Thursday, March 11, 2021

I Have a (Bike) Dream


Mentioning my daydream of re-building my old Trek 7000 as an electric bike turned it into a more detailed dream. Here's the bike when I first bought it in very, very, very used condition, for $100:



I rode the hell out of that bike, but other than perhaps mounting lights, I think replacing one tire, and initially taking it to a bike shop for a going-over and "tune-up," I didn't invest money in it. And it needed investment -- new derailleur and probably, to be honest, a new rear hub/cassette.

What I want to do with it, time and money allowing over the next few years is:

  1. Strip it completely down to frame and fork and throw everything else away.
  2. Sandblast and re-paint frame and fork.
  3. Rebuild it -- crank set, seat, wheels, tires, etc. -- from the ground up as a single-speed with a great electric motor setup on it.
  4. Add a solar bike trailer (I have a frame that may be resurrectable) -- top and sides all made of tiltable solar panels that power a battery charger inside the trailer so that I can carry extra batteries and have them be charging while I'm riding or parked in daylight.
This would make it into two things:

  1. A trip bike. With the ability to carry two or three extra batteries and get at least some charging done on the road, I expect I could go from nursing 30+ miles out of one battery to having a 100+ mile range. And I'd get a kit that either doesn't have a speed governor built in, or that I can disable the governor on. Most e-bikes won't do more than 20 mph or so by intentional design because local governments don't want a bunch of electrified speed demons on the streets (I've measured my Nakto at 22 miles an hour with a considerable tailwind). I'd like to be able to get 30-35mph when it makes sense (e.g. riding down a reasonably good, not very busy two-lane country highway). So if I got it into my head to visit Jacksonville or even Orlando, I could make it in four hours or so (and, after a few hours of plugging my charger into a wall, come back). The trailer would have room in it, even with charger and batteries, for some clothing and camp supplies.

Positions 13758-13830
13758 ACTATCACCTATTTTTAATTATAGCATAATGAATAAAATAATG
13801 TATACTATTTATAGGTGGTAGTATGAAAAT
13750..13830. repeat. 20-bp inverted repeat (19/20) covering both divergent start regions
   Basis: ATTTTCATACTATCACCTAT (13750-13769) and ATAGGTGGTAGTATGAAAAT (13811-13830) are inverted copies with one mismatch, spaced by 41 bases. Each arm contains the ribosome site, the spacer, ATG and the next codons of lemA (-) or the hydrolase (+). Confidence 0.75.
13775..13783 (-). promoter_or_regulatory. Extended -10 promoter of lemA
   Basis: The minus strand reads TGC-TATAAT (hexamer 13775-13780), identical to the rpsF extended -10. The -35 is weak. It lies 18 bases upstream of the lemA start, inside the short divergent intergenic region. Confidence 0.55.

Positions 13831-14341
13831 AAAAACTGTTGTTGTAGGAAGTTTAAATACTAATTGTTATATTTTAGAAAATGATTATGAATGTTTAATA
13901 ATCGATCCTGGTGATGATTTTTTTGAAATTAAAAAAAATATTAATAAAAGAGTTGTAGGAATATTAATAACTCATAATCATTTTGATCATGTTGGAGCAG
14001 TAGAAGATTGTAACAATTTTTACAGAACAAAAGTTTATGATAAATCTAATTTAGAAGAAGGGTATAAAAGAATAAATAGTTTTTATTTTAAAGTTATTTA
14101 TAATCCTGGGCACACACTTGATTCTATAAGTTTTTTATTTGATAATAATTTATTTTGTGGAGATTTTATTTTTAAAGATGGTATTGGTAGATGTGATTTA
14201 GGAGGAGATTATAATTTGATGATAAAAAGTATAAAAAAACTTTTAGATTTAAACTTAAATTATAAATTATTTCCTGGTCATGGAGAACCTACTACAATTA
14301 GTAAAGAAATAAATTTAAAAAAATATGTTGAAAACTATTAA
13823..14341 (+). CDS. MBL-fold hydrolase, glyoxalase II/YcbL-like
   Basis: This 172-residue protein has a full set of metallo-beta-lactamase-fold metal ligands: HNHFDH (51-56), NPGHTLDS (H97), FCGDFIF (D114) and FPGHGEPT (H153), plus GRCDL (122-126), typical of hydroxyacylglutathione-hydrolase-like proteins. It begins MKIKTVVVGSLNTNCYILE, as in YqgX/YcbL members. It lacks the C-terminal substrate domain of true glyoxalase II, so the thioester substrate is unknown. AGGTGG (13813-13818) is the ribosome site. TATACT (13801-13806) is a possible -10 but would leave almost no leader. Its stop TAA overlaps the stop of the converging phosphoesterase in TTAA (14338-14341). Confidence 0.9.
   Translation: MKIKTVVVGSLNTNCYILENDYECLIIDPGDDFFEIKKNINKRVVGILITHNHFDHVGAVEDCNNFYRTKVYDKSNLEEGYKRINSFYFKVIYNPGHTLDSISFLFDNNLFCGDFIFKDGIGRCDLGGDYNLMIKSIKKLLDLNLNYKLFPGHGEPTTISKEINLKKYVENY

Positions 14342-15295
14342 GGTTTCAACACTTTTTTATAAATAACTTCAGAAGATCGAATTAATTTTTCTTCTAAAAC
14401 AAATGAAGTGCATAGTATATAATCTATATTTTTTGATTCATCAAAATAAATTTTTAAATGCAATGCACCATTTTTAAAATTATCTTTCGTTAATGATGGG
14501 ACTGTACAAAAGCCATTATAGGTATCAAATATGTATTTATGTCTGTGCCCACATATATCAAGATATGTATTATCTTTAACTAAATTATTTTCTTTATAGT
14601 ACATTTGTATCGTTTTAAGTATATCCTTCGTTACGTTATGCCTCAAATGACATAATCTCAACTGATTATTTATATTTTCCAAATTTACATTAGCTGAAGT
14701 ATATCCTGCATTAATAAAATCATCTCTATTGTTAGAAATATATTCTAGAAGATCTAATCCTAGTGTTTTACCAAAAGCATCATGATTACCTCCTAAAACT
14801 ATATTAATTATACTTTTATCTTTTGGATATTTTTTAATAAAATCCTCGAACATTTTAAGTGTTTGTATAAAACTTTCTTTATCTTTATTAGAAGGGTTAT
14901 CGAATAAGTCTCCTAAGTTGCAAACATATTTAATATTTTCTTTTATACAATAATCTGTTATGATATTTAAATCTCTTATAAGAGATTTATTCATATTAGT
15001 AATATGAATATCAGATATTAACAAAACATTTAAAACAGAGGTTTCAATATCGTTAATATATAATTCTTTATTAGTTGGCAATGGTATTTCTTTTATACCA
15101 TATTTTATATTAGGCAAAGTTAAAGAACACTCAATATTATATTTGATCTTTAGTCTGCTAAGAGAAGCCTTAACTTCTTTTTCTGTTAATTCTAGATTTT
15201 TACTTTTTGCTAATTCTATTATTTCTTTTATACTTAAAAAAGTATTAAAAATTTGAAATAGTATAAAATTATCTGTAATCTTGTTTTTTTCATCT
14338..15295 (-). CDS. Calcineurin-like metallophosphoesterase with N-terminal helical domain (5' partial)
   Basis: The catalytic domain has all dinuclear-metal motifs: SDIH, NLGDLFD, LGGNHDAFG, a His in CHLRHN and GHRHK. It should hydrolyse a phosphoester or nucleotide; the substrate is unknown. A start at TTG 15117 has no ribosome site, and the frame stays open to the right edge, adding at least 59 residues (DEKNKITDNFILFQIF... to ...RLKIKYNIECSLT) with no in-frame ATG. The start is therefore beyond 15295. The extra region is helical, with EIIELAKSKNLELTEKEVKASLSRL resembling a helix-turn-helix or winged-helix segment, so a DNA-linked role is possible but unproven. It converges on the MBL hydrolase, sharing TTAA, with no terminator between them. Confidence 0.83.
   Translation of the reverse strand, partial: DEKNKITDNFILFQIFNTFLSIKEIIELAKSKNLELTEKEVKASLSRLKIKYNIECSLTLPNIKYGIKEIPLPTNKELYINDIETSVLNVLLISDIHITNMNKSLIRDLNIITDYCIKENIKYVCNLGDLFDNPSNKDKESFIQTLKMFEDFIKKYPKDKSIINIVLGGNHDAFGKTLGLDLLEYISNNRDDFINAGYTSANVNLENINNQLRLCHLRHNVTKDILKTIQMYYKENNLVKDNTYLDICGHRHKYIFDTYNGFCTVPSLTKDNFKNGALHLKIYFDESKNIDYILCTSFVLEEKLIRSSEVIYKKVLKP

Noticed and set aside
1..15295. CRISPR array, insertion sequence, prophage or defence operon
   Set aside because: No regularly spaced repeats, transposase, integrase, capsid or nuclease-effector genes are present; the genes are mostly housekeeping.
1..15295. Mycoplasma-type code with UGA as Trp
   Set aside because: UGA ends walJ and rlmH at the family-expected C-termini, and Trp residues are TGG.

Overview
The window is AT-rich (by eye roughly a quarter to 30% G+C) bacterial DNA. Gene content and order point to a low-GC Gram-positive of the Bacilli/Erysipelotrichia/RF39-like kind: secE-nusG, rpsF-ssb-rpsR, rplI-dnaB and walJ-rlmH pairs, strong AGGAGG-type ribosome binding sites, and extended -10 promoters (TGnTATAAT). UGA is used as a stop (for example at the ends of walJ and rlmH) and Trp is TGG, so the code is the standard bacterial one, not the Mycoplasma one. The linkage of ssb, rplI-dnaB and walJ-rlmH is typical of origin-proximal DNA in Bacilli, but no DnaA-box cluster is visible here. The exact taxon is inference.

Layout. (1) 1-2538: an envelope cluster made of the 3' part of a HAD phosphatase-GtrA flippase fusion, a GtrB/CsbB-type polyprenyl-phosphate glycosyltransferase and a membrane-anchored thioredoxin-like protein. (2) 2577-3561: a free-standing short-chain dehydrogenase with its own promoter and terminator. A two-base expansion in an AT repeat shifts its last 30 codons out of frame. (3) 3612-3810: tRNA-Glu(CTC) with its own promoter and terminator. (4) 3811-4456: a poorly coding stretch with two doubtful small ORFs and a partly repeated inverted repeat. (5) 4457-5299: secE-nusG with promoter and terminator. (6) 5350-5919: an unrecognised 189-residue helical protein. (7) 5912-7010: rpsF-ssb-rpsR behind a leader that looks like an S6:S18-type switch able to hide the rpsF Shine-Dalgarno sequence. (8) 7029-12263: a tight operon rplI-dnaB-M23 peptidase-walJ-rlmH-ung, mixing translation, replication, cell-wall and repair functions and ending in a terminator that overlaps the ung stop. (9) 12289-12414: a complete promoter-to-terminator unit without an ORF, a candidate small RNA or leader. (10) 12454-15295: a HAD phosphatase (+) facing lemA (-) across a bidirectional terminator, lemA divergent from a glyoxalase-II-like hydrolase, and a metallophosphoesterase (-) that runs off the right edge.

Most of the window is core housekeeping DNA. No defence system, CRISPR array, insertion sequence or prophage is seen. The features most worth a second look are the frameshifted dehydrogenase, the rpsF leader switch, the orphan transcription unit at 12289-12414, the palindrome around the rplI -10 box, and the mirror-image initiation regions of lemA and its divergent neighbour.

2. My last bike. Really. I love that 57 centimeter frame on 700c tires. It's comfortable. With the right saddle and handlebars, I could bear to sit on it and move for hours at a time, especially not having to pedal so much. If I get it right, I'll just maintain it and keep my eyes off of other rides.
My guess is that I'm looking at $1,000 or so (not including the trailer and extra batteries) to make this happen. Maybe even more. I haven't started costing it out yet. But that expense would be spread out over time, as I'd pick up a saddle here, a crank set there, etc. and build it slowly. First step is getting the frame stripped. I have a friend with sand-blasting and painting equipment I can use, which would be the second step. Then start putting stuff on the frame.

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